Best Farmers' Market 2014 | Yellow-Green Farmers Market | Arts & Entertainment | South Florida
Courtesy of Yellow Green Farmers Market

You'd think with our year-round growing season, there would be year-round farmers' markets, but many Florida markets are seasonal. Yellow-Green Farmers Market is one of the few permanent, year-round markets. It even has the added benefit of being under a roof, for those rainy or too, too sunny summer days. Located off of Taft Street near I-95, there are more than 300 booths in the 100,000-square-foot facility. You'll find copious amounts of all the usual greenmarket fare, from fresh produce to artisanal jams to stone crab legs as well as arts and crafts. There's also the Chillbar lounge, which is open on weekends and serves a wide selection of fresh and organic home-cooked fare.

Third time was a charm for Cas Tannenbaum's annual movement arts extravaganza and open-air carnival. Grounded in a philosophy that seeks the state of "flow" — defined as "an exhilarating transcendent way of being in which effortless control and peak skill seem to erase a sense of time" — this year's Flow Fest drew the greatest number yet of acrobatic adepts offering the widest variety of performances: hoops, juggling, fire dance, belly dance, yoga, break dancing, capoeira. It stretched over three days of workshops, and play lasted well into the evening, the better to take in the blazing, twisting, turning array. Darkening skies along the Intracoastal Waterway became an Arabian Nights fantasy, full of fit and youthful forms, in clothes variously medieval, thrift-shop, or psychedelic homespun, capering across the lawn with grace and precision, a temporary village of the body electric. Listen hard enough and you can still hear the temple bells.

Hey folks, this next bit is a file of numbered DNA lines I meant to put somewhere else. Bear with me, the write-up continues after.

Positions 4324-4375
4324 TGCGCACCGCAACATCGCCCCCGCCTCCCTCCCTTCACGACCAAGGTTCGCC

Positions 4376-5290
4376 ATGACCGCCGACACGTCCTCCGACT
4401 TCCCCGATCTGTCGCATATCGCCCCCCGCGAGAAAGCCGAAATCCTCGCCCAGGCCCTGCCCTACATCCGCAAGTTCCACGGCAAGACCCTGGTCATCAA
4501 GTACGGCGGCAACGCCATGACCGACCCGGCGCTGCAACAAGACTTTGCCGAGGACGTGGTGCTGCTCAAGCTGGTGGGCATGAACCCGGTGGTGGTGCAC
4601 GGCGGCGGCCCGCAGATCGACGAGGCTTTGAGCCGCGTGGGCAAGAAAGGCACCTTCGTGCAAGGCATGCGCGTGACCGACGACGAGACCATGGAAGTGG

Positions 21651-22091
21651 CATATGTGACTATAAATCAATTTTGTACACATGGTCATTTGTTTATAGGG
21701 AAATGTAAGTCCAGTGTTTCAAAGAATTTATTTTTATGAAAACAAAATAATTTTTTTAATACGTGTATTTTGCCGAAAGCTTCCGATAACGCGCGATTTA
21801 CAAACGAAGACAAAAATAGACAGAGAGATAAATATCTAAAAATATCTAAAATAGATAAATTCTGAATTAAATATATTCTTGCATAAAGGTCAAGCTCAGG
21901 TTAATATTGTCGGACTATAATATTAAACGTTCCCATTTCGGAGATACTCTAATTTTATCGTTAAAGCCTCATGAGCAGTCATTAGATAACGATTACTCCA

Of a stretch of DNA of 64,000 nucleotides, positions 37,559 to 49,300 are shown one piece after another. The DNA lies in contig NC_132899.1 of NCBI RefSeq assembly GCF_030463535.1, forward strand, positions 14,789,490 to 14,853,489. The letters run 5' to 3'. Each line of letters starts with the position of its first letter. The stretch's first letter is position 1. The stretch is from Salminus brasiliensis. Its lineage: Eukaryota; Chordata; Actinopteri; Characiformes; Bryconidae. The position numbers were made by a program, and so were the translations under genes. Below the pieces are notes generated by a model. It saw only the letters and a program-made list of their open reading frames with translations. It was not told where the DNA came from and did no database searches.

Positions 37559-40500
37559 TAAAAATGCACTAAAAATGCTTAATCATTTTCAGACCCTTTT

Since 1990, Sun Sentinel sports columnist Dave Hyde has seen you through the good and bad of South Florida sports. From the births of the Florida Marlins and the Florida Panthers in the early '90s to the Miami Heat's back-to-back championships, sure as the sun rises, Hyde has been there to cover them. Before Twitter and Facebook dominated up-to-the-second sports news, Hyde's columns in your morning paper provided your daily fix of sports tidbits. The way you consume sports news may have drastically changed over the past 24 years, but Hyde is still the supplier. Reading his columns is actually comforting: You feel like he understands where the local fan sits on certain issues, because you've grown up together in this market. In a place where almost everyone is a transplant, only a few things feel homegrown in South Florida. Dave Hyde's Sun Sentinel sports coverage is one.